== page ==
Juan Maldacena: There are constructions that I think are reasonable, there are scenarios for how the solutions should work. They involve complexity in an essential way in the sense that you have to invoke complexity to find this fine-tuning that [?] was talking about, and they are reasonable so if you’re going to say that they don’t exist you also should argue with comparably strong arguments. Also no one guarantees us that the physical theory will have very simple solutions, so if you want to solve for the oxygen atom you can decide whether it will exist or not. Even in QCD if you try to decide what’s the last stable nucleus you will not beable to predict it probably from pure theory.
I’ll say one more thing, but this is more speculative. So our understanding of the vacuum in string theory many times relies on having an asymptotically simple situation: asymptotically flat space, asymptotically AdS, and if we ask “where does AdS arises from?” then “Oh well it’s a brane embedded in a bigger space and so on”. So we have this kind of “turtles upon turtles upon turtles” picture of the theory, so everything is defined by a bigger simpler asymptotic space. But where did this asymptotic space come from? de Sitter is different, de Sitter is a bit like a sphere, so it has no edge or anything and we need to think now “We’re theorists, how to describe that?” So maybe we’ll understand another framework where we understand the fact that it has no boundary is more crucial and essential and we’ll see that those equations might have a different nature than the types of equations we think about.
David Gross: That’s a defense of KKLT. Trivedi isn’t here, I was going to ask him to defend it. There are many people who are confused as to whether this is a crisis for string theory or not, and Hiroshi volunteered to give some criticism of these compactifications.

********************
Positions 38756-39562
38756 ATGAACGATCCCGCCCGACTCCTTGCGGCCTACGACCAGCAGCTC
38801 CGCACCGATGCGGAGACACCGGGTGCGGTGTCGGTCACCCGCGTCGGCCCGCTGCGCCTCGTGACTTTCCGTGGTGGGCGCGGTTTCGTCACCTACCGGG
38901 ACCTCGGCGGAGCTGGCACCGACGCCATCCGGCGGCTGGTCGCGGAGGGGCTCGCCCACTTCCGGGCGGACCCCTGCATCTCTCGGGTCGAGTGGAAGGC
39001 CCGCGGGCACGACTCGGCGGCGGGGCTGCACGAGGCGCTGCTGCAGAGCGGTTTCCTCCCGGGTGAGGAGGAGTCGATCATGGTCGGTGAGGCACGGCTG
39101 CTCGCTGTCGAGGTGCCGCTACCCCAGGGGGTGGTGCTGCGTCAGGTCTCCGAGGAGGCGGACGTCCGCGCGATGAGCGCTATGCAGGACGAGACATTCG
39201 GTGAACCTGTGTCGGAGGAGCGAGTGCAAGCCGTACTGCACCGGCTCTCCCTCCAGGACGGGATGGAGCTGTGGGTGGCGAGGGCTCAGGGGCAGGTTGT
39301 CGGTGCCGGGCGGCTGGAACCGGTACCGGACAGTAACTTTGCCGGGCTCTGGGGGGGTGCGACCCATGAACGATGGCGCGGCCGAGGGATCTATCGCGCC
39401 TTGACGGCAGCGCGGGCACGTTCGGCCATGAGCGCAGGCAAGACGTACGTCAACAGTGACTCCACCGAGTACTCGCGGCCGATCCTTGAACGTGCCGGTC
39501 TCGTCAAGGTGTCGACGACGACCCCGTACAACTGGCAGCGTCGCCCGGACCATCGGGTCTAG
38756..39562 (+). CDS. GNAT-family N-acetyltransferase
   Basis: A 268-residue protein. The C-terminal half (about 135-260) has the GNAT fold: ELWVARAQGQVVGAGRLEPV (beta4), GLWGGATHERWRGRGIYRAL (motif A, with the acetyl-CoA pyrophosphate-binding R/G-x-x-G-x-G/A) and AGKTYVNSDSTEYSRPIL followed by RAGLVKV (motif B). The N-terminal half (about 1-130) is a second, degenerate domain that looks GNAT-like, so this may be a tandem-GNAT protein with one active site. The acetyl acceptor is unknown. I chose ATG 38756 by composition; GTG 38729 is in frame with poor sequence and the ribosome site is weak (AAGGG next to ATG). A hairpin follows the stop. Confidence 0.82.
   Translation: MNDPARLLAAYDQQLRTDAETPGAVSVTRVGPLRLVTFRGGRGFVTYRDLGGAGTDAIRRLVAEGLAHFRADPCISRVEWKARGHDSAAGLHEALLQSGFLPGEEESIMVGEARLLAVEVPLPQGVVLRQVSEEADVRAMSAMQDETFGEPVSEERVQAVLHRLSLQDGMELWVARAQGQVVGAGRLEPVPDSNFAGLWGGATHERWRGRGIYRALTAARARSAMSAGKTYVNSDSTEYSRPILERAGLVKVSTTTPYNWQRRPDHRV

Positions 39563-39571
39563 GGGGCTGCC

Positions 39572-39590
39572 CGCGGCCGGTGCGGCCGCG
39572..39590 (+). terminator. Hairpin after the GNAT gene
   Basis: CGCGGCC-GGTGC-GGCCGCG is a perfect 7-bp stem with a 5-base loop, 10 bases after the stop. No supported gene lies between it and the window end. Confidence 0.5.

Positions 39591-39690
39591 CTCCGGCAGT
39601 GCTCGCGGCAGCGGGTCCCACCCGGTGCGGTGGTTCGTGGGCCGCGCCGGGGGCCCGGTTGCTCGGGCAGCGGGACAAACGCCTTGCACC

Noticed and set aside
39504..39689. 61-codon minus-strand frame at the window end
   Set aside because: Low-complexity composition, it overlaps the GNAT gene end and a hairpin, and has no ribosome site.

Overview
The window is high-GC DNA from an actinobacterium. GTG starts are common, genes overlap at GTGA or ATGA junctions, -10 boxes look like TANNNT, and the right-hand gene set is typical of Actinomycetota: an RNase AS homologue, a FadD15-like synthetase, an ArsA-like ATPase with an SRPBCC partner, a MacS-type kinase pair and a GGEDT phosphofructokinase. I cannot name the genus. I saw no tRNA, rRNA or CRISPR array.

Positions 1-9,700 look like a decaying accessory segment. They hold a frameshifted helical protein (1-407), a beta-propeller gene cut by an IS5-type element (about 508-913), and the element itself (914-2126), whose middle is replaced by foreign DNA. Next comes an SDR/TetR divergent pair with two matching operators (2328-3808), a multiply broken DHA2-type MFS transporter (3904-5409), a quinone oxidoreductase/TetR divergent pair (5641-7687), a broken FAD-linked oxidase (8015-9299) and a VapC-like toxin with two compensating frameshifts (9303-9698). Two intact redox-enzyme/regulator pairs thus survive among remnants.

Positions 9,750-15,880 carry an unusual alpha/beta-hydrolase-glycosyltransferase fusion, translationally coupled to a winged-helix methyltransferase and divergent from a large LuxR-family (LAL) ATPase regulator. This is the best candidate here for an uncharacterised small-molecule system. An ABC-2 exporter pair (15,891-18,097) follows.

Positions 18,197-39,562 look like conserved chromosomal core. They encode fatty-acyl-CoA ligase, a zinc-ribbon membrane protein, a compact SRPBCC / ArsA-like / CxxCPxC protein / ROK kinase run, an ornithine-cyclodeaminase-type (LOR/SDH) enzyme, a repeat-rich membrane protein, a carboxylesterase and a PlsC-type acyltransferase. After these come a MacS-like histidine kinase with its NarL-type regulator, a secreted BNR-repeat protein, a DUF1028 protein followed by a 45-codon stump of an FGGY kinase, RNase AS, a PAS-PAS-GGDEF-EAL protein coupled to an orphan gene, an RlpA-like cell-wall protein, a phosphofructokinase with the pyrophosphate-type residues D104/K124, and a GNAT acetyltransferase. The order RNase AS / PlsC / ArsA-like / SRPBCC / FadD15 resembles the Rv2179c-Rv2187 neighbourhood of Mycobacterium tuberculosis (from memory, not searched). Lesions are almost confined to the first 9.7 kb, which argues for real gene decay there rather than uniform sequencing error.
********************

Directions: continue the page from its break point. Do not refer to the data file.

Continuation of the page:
Hirosi Ooguri: I was asked to say something about it probably because I posted a paper with Cumrun earlier this week about this which Cumrun talked about. So, the last 20 years or so, especially after dark energy was identified, there have been enormous attempts to construct de Sitter space and other accelerated universes, with various degrees of rigor, and this is really a very important part of string theory research. So, many of the things we do is to look at a set of these constructions and try to deduce lessons from these data. This is like experimental science where we are given a set of this data and then try to understand it. But of course depending on how much rigor you ask, how much sort of control you would like, the set of data you look at can be different. Just like experimenters look at the different sigmas and then select reliable data. I should say in the case of string theory it’s particularly difficult because string theory doesn’t have parameters so all the low-energy parameters are the vacuum expectation value of some field. So if you successfully stabilize all the scalar fields then by definition these are numbers and not controlled. This is in contrast to the case of say, QED, where we have the fine structure constant which you can dial in a given theory, in our world a given number you can dial, so we can trust it, so the situation seems to be different. When the KKLT compactification first appeared I was hoping that maybe since there are so many ends around the flux that you can actually find a series of models where you have control over that, which we have not seen. I think this is difficult and so you can draw different lessons from this and I think it’s very important to sort of develop tools to make more sort of finer predictions out of this existing situation.